Affordable childcare can propel the economy
For women to succeed outside their homes, there is a need to provide affordable and quality childcare facilities, which reduces the time spent on childcare
The female labour force participation rate (FLFPR) in India is at 24.8%, as per the Periodic Labour Force Survey 2021-22 estimates — one of the lowest in the region. One of the reasons cited for such a low rate is the disproportionate amount of time women spend on unpaid and care work, especially in the hinterland and among poorer sections. A 2019 survey showed that around the world, women spend 10 times more on unpaid work as compared to men. The time spent by women on child and other care work was found to be almost double that of men. This is part of a global trend — a recent report by the Center for Global Development found that women spent 173 additional hours of unpaid labour caring for children, while men only did 59 hours; the gap was wider for middle- and low-income countries.
So, for women to succeed outside their homes, there is a need to reduce the time spent on childcare, which is possible only if there are affordable and quality childcare facilities. The non-negotiable components of quality childcare facilities should include nutritious meals for children, well-kept facilities for nurturing and developing their growth, and accommodating the working hours of women or mothers.
For low-income families, the anganwadi centre was envisioned as a solution to this problem. However, these centres, which cater to children between zero and three, remain open only for three hours. The other facilities available for women workers in low-income households are either paid or don’t provide quality service. So, there is a dire requirement for quality childcare facilities that are affordable.
The Union government has run the National Creche Scheme since 2006 for children between six months to six years for low-income mothers who go to work at least 15 days a month. The programme, renamed and launched as Palna last year, offers a safe environment for children and has the provision to remain open for 7.5 hours per day. This is in keeping with the working hours of women who can use this time to earn a dignified income.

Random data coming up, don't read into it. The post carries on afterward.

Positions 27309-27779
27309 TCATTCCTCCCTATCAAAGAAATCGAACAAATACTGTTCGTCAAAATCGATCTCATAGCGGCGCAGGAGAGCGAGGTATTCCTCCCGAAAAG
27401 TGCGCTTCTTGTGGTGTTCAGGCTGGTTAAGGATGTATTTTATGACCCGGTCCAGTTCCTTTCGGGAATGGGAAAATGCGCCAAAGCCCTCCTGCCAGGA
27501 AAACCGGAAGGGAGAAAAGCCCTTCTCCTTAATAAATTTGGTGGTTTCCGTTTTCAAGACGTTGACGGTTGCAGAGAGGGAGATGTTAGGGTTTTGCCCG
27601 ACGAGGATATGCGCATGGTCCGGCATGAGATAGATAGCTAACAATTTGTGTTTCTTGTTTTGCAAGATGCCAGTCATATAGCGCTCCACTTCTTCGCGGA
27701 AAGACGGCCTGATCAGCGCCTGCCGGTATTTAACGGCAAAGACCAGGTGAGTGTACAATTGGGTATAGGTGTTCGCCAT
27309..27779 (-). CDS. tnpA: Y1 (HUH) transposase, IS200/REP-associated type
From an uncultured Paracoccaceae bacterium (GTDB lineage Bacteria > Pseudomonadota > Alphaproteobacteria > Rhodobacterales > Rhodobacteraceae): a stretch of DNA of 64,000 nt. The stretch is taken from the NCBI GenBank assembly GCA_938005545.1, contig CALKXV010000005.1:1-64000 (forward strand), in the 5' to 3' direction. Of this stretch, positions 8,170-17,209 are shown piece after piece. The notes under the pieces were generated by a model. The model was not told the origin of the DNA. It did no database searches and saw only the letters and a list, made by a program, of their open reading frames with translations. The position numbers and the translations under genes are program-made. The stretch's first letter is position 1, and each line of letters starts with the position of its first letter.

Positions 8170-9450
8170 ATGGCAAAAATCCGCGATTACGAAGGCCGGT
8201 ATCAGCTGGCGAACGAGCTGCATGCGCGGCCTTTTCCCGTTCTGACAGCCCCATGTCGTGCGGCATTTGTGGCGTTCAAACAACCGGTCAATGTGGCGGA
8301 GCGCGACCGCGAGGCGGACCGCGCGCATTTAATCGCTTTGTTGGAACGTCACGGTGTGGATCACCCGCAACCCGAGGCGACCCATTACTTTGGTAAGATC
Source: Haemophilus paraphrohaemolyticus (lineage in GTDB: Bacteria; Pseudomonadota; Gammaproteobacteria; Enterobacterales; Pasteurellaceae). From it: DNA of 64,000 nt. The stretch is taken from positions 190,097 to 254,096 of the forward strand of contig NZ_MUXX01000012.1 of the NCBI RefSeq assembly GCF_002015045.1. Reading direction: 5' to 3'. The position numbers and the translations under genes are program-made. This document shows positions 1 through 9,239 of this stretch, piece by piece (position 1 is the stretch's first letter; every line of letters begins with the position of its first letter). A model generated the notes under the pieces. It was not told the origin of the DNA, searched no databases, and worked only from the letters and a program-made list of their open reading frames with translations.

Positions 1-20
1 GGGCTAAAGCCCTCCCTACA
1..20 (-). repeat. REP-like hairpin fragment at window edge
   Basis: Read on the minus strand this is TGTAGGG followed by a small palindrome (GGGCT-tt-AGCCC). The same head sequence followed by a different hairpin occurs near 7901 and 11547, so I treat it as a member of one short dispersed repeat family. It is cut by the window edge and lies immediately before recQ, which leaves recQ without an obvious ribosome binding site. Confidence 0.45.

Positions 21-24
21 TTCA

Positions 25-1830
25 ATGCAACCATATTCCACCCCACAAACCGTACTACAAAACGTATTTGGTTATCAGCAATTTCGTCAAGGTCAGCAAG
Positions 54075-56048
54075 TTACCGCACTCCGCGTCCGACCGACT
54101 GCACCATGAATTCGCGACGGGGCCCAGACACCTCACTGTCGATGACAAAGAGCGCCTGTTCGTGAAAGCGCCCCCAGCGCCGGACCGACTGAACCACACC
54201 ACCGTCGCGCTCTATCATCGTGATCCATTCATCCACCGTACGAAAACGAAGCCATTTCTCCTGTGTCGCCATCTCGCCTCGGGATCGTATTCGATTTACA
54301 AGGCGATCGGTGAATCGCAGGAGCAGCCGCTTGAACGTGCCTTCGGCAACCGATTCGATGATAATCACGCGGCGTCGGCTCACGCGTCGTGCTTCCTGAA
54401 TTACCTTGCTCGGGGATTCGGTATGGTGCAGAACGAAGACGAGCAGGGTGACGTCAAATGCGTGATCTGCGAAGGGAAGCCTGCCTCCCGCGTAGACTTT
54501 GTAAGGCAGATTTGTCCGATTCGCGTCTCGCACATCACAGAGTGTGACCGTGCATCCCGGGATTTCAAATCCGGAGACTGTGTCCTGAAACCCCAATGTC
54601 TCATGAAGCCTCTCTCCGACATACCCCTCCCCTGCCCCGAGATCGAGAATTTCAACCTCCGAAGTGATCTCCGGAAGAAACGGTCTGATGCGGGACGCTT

The other important programme is the Pradhan Mantri Matru Vandana Yojana (PMMVY), which compensates for the loss of wages due to pregnancy and childbirth, and induces health-seeking behaviour among women.
Both Palna and PMMVY are designed to help women enter and stay in the workforce, and both are resource intensive. In the Union Budget 2023-24, the Samarthya sub-scheme of Mission Shakti, which aims to empower women and has the two programmes as sub-components, was allocated ₹ 2581.96 crore. Within Samarthya, the Palna scheme received ₹ 104 crore, and PMMVY received ₹ 2,630 crore. The projected investment in the programmes from 2022-26 was also provided as ₹ 526 crore and ₹ 1,31,50 crore, respectively.
While this is a welcome start, the schemes will need much greater mobilisation of resources to remain operational with quality facilities. PMMVY also needs to be inflation-indexed as it is a compensation for the wage loss provided to women in maternity. Nevertheless, the two government schemes have shown the way forward.
India officially becomes the world’s most populous country this year. Exploiting this demographic dividend requires creating conditions that allow all of its workforce — especially poorer women — to earn an income. As the population increases, the demand for nominally paid but quality childcare services will only rise.
Grassroots workers have made the case that eventually, 1% of the Gross Domestic Product should be spent on meeting the needs of women informal workers from low-income households. If this is done, women who are unable to outsource childcare work or afford to pay for privately run facilities will finally be able to stand on their feet, enter factories and offices, and contribute more robustly to the economy. The country will only benefit in such a scenario.
Sona Mitra is principal economist, IWWAGE, and Divya Singh is research manager, IWWAGE. The views expressed are personal.